While overall infection rate in our study group including PSI and IAA was 2.54%, it was 7.32% in complicated cases. However, both are lower than in the open cases done during this period (7.46% and 18.86%, resp.). The overall infection rate and infection in complicated cases are significantly less in laparoscopy group ( and , resp.). Careful attention to avoid port-site contamination in perforated cases including use of cut glove finger during retrieval was a contributing factor in this regard. Peritoneal toileting in perforated cases was thorough and did not pose any difficulty in our cases which might be a reason behind small number of IAA. We have managed two IAA cases conservatively and two by per-rectal drainage [24]. Although there is a consensus about use of laparoscopy in complicated cases, few recent studies showed increased chance of IAA [14, 2529]. None of our uncomplicated cases developed IAA. Just over 5% complication rate in our series is quite acceptable, while it included conversion and abdominal pain during followup [20]. We did not find any particular reason behind occurrence of urinary tract infections in the study group during follow-up period. However 22 of 31 cases with urinary tract infection were girls. The nonspecific abdominal pain was diagnosed when patients came with abdominal pain and no specific pathology was found on ultrasonogram and clinically.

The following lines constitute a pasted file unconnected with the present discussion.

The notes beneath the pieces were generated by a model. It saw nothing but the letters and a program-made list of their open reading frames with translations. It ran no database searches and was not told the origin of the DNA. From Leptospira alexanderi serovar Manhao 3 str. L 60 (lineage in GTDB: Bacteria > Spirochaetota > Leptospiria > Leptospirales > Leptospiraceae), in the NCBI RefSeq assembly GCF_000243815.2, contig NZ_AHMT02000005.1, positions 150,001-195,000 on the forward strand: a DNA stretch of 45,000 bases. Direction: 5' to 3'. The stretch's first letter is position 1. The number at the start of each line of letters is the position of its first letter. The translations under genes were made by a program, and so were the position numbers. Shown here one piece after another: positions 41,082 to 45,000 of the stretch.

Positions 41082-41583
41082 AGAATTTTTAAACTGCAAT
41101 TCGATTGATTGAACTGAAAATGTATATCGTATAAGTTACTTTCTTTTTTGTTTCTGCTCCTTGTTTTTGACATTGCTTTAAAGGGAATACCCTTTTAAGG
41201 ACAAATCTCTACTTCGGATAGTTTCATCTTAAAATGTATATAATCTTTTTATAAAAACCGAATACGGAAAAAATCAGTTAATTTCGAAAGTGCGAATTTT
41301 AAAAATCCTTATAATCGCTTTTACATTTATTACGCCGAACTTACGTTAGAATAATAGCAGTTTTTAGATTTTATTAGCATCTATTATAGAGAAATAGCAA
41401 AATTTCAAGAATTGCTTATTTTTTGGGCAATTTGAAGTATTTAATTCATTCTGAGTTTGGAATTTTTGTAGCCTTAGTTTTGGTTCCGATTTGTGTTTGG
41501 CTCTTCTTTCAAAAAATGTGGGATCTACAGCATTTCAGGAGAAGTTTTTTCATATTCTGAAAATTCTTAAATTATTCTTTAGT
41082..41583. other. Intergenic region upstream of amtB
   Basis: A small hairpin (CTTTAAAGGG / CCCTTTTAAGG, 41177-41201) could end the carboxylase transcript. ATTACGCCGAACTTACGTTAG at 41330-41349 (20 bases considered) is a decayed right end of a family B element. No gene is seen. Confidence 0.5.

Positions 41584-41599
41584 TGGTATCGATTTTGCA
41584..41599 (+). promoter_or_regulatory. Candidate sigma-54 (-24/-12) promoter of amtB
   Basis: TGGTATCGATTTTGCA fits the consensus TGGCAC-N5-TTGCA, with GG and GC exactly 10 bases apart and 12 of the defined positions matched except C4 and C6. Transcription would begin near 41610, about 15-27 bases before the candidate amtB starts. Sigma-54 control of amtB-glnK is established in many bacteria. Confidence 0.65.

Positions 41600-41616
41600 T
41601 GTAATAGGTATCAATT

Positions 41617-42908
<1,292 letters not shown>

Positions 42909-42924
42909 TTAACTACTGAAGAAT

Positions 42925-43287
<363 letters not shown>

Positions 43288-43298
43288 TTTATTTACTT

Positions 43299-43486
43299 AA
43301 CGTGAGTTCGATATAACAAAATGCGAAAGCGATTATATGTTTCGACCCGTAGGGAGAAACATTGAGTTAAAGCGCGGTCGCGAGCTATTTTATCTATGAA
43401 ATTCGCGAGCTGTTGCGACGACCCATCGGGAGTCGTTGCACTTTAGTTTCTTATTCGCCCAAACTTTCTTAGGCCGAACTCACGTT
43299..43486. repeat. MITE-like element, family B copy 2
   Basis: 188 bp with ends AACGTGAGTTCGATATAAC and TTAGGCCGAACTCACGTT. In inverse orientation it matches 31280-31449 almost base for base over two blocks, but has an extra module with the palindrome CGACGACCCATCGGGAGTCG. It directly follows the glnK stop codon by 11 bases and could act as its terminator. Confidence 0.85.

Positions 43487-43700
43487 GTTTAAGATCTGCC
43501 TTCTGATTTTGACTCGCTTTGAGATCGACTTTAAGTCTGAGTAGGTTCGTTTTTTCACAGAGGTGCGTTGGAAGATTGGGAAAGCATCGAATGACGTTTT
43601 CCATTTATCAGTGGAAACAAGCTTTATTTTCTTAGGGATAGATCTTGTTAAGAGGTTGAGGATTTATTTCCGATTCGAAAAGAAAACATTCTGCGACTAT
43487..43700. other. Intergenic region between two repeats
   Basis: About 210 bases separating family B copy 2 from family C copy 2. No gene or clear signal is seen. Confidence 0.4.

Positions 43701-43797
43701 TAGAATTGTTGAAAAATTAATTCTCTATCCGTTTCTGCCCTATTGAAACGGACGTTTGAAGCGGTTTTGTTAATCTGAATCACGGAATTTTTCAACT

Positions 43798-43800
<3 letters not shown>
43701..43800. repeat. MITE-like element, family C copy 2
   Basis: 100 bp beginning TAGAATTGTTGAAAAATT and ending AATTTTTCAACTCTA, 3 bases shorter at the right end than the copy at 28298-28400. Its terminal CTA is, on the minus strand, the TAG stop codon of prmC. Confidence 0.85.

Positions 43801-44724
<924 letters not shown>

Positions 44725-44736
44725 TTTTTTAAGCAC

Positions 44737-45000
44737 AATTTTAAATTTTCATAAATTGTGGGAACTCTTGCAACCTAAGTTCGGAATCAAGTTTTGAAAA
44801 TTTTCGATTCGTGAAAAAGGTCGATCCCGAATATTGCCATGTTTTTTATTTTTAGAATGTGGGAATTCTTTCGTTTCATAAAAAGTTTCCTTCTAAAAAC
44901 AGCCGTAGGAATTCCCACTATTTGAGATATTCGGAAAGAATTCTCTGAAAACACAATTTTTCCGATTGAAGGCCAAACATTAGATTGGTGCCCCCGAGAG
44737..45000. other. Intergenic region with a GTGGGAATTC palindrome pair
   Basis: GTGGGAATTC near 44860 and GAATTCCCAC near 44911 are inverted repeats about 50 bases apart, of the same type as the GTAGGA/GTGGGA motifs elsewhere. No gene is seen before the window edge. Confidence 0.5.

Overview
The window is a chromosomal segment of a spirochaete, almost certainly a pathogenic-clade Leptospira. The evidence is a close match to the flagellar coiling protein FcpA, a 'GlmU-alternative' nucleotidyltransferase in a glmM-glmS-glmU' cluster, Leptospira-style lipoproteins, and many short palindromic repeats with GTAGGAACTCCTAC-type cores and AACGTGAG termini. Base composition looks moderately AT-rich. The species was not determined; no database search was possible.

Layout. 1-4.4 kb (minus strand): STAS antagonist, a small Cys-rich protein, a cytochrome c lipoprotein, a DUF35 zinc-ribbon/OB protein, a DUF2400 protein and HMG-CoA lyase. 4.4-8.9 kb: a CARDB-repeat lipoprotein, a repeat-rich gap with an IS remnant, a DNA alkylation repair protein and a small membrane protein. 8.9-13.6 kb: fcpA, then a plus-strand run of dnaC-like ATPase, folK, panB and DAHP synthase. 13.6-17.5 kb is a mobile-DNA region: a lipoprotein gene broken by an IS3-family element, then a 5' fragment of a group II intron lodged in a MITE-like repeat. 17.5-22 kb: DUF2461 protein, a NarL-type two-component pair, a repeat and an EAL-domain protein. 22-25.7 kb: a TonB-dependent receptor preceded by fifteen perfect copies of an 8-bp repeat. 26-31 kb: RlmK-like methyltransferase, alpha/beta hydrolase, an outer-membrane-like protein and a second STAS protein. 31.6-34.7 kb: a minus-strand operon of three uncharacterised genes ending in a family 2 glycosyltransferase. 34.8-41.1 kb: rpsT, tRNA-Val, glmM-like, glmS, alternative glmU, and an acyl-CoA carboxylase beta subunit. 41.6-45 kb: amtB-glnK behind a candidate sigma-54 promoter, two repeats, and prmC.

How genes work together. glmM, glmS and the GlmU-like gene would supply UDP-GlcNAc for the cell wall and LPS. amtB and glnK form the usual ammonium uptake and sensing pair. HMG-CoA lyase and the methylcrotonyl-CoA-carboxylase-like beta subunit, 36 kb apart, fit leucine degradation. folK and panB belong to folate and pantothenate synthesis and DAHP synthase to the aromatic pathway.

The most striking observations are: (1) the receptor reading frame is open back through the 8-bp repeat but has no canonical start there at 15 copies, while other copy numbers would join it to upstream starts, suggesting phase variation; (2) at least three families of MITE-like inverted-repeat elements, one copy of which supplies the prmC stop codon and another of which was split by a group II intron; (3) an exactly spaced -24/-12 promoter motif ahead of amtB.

Limitation in this study was its lack of a proper group with open appendectomy to compare the results more authentically.

5. Conclusions

Laparoscopic appendectomy is a safe procedure in children even in complicated cases.

Conflict of Interests

The author declares that there is no conflict of interests regarding the publication of this paper.